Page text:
He is a past Vice President of the Commonwealth Magistrates and Judges Association, a UK institution. Crucially, he was appointed by Sierra Leone, the complainant in this matter. He was therefore, by all known standards, an interested party. Justice Julia Sebutinde, a Ugandan national, is black and African. However, she is a British trained lawyer and has strong links with the UK.
From 1991-1996 she worked for the Commonwealth Secretariat, London, as a legislative consultant. The Commonwealth Secretariat is a UK institution. Further, she was not an expert in international humanitarian law or criminal law. In the unlikely event that she was not tainted by her connection to the UK she could not have mustered the courage to challenge the findings of the other two judges who were more familiar with international humanitarian law and criminal law. In any event she would still be outvoted if she found in favour of Taylor.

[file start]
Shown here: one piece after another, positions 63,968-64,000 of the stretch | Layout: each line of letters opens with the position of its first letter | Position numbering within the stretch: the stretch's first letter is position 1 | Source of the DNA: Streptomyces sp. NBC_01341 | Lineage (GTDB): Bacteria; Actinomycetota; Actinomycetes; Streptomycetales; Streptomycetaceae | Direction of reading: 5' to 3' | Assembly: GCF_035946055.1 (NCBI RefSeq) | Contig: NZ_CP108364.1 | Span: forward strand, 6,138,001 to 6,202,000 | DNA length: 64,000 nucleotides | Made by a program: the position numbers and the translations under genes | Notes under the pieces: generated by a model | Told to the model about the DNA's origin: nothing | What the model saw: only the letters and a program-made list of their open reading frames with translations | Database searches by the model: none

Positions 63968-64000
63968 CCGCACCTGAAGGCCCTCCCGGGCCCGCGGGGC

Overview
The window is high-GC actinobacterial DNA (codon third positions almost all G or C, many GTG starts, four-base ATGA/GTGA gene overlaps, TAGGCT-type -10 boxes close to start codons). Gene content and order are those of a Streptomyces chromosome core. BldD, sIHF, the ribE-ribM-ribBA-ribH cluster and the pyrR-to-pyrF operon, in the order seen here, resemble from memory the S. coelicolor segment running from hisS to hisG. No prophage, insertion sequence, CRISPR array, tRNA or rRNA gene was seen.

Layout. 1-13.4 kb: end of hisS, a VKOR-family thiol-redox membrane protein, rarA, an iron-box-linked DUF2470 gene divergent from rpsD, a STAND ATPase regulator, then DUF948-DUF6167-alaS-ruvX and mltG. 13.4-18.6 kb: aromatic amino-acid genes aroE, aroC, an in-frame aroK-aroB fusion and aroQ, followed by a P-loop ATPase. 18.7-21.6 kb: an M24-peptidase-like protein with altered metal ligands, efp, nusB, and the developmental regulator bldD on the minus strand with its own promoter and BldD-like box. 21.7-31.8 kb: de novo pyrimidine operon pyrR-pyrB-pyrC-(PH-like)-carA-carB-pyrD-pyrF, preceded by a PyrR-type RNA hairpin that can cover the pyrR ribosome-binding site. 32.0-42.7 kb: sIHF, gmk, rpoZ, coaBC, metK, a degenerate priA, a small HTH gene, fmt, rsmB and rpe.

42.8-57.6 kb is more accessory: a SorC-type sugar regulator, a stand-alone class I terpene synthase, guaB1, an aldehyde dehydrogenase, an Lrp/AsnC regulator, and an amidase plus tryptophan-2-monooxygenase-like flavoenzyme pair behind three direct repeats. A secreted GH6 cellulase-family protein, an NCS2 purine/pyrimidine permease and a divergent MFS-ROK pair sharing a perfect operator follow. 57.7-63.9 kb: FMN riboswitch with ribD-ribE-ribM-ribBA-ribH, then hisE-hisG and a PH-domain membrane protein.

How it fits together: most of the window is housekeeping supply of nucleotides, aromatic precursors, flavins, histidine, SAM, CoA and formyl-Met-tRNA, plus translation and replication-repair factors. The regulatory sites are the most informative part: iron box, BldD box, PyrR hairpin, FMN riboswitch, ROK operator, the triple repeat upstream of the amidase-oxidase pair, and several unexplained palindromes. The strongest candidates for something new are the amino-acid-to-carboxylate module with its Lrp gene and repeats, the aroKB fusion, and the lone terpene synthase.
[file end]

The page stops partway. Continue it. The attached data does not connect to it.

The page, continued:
The composition of the judges was clearly staged managed as was the composition of the prosecution. The common denominator among all the three judges is their affiliation to the UK. The common denominator between two of the judges is that they were affiliated to Sierra Leone, the complainant. Given this scenario it is difficult to see how Taylor could have been acquitted as he was tried by people who had an interest in the matter.
As Nelson Mandela said in his trial on 28 October 1962: “What sort of justice is this that enables the aggrieved to sit in judgment over those against whom they have laid a charge?”